The second litter of Bonzo songs was DOUGHNUT IN GRANNY'S GREENHOUSE (1968), retitled for U.S. released as URBAN SPACEMAN. The album features the Bonzos' only major U.K. hit "I'm The Urban Spaceman," pseudonymously produced by Paul McCartney and Gus Dudgeon. After that, the album blasts off with "We Are Normal," an interesting work of psychedelia that begins with a man on the street interviewing "normal" people as drums slowly play backward and a saxophone is speeded up faster and faster until it breaks into a garage anthem of "We are normal and we want our freedom." "Hello Mabel" is a perfect 1920s- style dance hall piece, complete with barnyard animal sounds. There's the blues tune "Can Blue Men Sing the Whites?" about the problems a middle-class white man has singing the blues, and the out of control Little-Richard-on-laughing-gas dance song "Trouser Press" (the inspiration for the moniker of the famous magazine). "Rockaliser Baby" is a perfect Bonzo Dog song; it's dead pan combination of motorcycle sounds, a policeman having a heart attack, and a story about an electric iron, all held together with a mixture of accordion, electric guitar, and trombone. "Rhinocratic Oaths" is a be-bop jazz score to Viv reciting stories about (among other things), a man turning into a dog and another man clipping a poodle into a the shape of a coffee table.
"So you had the second wave of hard rock, psychedelic Bonzos, and then for a brief time, in the middle of that, they reverted to early Bonzo, because Roger Ruskin Spear wanted to go back to that sort of stuff," Yoakum said. "That's where TADPOLES comes in. Which is back to silly stuff. They did all the songs they did on their television show."
TADPOLES (1968), has a strange perfection about it. Most of the tracks evoke the bygone era from between the two world wars, but with a Bonzo edge. "Hunting Tiger Out In 'Indiah'" and "Ali-Baba's Camel" are early novelty tunes ran through the Bonzo treatment (like having Ali-Baba searching for LSD). The jazz pieces "Laughing Blues" and King Oliver's "Doctor Jazz" are both performed "straight," but recorded in mono with drop outs added to give a sense of Lo-Fi authenticity. "Tubas in The Moonlight" and "By The Waterfall" are throwbacks to the straw hat dance songs. There is one hard rock track, a cynical ode to the man in the comic book muscle ads, "Mr. Apollo."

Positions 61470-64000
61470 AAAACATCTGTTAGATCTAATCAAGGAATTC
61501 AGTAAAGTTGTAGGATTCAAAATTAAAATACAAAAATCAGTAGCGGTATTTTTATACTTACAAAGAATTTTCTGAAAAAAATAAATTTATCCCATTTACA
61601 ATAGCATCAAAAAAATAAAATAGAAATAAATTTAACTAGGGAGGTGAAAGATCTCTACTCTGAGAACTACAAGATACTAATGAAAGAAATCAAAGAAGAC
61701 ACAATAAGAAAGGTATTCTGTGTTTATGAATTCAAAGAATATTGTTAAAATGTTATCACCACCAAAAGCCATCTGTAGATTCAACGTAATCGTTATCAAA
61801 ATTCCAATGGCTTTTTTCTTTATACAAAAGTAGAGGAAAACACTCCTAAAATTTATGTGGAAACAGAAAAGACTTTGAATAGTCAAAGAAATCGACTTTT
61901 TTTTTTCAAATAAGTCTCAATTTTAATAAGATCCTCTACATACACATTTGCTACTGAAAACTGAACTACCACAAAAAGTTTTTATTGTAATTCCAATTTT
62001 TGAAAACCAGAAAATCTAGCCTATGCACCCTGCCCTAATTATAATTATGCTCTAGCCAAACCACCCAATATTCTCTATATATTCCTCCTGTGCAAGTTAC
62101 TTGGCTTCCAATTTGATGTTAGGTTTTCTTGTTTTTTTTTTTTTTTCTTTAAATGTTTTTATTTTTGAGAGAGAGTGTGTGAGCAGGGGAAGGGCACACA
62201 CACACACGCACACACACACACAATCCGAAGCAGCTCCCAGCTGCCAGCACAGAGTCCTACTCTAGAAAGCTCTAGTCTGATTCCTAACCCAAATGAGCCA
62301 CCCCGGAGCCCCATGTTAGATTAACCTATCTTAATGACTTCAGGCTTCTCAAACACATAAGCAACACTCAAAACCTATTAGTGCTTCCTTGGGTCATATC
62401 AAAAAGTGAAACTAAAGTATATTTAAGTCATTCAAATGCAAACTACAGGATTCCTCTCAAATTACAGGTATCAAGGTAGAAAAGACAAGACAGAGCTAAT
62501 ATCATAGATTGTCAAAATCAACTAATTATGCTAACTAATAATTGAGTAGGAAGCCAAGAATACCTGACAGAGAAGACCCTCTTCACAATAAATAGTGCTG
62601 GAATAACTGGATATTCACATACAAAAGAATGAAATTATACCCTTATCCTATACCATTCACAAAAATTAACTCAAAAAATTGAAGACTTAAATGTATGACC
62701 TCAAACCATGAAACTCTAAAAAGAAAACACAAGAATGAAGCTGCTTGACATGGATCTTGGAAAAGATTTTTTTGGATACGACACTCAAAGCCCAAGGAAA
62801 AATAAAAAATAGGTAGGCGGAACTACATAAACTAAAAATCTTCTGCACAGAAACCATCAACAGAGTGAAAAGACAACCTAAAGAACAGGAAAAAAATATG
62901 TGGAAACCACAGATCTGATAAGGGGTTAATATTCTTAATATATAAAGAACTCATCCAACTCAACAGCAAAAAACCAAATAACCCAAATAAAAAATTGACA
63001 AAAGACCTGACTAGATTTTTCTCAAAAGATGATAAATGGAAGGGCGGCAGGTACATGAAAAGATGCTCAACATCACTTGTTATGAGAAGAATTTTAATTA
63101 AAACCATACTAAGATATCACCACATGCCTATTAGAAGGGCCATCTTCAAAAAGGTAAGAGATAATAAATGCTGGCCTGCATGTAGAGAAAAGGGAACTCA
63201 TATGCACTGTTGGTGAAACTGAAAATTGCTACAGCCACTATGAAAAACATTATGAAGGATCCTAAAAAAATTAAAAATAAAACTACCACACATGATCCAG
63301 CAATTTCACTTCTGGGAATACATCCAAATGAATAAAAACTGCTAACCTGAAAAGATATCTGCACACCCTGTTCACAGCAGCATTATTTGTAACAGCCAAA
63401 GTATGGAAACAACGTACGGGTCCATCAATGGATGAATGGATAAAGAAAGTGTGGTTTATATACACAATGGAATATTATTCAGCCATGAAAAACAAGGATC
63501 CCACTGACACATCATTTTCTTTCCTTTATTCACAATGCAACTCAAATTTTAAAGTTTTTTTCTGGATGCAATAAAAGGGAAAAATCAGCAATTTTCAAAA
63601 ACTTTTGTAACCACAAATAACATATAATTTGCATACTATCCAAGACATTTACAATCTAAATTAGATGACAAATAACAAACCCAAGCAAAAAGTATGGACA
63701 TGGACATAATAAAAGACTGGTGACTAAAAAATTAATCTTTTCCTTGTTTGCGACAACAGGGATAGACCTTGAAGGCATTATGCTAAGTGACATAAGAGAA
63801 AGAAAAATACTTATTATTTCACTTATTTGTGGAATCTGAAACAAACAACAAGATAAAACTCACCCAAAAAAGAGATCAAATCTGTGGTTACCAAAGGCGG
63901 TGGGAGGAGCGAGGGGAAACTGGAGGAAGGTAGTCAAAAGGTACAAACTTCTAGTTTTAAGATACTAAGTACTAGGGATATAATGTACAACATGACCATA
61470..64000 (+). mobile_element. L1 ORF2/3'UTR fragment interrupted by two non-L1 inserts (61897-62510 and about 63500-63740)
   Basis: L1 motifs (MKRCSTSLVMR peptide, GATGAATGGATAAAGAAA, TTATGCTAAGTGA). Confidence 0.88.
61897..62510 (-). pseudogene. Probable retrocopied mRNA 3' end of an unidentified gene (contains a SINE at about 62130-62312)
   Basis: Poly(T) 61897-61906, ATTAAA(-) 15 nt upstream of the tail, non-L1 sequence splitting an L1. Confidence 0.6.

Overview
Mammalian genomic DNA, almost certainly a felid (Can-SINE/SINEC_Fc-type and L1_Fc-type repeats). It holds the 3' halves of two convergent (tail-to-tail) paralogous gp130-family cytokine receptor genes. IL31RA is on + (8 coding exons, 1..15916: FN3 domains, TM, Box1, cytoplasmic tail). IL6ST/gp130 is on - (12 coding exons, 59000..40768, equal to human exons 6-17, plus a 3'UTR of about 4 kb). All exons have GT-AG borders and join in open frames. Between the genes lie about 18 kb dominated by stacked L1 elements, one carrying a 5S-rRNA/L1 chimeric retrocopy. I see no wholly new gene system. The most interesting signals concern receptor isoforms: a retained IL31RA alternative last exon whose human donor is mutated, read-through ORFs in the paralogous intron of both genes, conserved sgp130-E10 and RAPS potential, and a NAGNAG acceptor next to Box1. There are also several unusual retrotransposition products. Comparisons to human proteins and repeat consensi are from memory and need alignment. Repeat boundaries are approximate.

"So Spear got tired of the hard rock version of the Bonzos and he wanted to go back to the wacky era," Yoakum said. "And they said 'Screw that,' and they went immediately back to KEYNSHAM.:
The fourth release, KEYNSHAM (1969), is The Bonzos' SGT. PEPPER, a magickal concept album built around an absurdist fairly tale created by Stanshall (his extensive LP notes are available on the web). You get the wistful "Quite Talks and Summer Walks" and the beautiful, complex "Keynsham," with Joycean word runs like "lipstickgleamhexachlorafine," in between such absurdities as The Rutlesque "You've Done My Brain In" and Stanshall's Wildman Fischer-sounding steroids attack of "Tent" ("I'm gonna getcha in my tent, tent, tent, tent, tent, where we can both experiment, mint, mint, mint , mint!") There's the mock Tudor madrigal about the odd boy who doesn't like "Sports." "What Do You Do?" (the answer is "I don't know, but I know I do it every day,") is a George Harrison-styled psychedelic chant that intelligently replaces Eastern Mysticism with nihilism. "Mr. Slatters' Parrot," a throwback to their children's songs, is about a talking parrot that sounds like the Pepperpot ladies from Monty Python (or vice versa).
One song, "Noises from The Leg," needs some explaining. Within Stanshall's fairy tale, The Leg is a sacred entity. In the context of something slightly closer to reality, Spear came up with the concept to build a Theremin inside of an artificial leg. Rather than playing the leg like one would hear in a science fiction film, Spear made the Theremin sound like air escaping from a balloon. At the end of the song, the wave pitches lower and lower until it sounds like it has run out of gas.
Unfortunately, at the time, the same could be said for the band. In spite of their successful tours and the critical acclaim, The Bonzos were through. Due to bad management, dishonest promoters, and an indifferent record label, the band never received much money. The Dogs had been run ragged, working on their television show, recording their albums, and making live appearances with very little to show for it. Tragically, Spear's wife had a miscarriage, but management kept the news from the band for fear that it would effect the tour. The party was over. The Bonzos gave their last performance in January 1970.
A fifth album came out in 1972, LET'S MAKE UP AND BE FRIENDLY. Though it is officially a Bonzo Dog Band release, the album is mostly Stanshall and Innes with a kennel full of studio musicians. Legs Larry Smith contributed one track with Yes-member Tony Kaye, the haunting "Rusty (Champion Thrust)." Even though the album doesn't have the kinetic magic of the earlier records, there are moments that rival anything released during the bands heyday. Stanshall contributed the dance song about constipation, "The Strain," and the western one-step about an amputee gun fighter, "Bad Blood." Innes' wrote the wimp anthem "The King of Scurf", which sounds like one of The Beach Boys getting sand kicked in his face, and two fascinating instrumentals; the modern classical composition "Turkeys," and my personal all-time favorite Bonzo song, "Slush".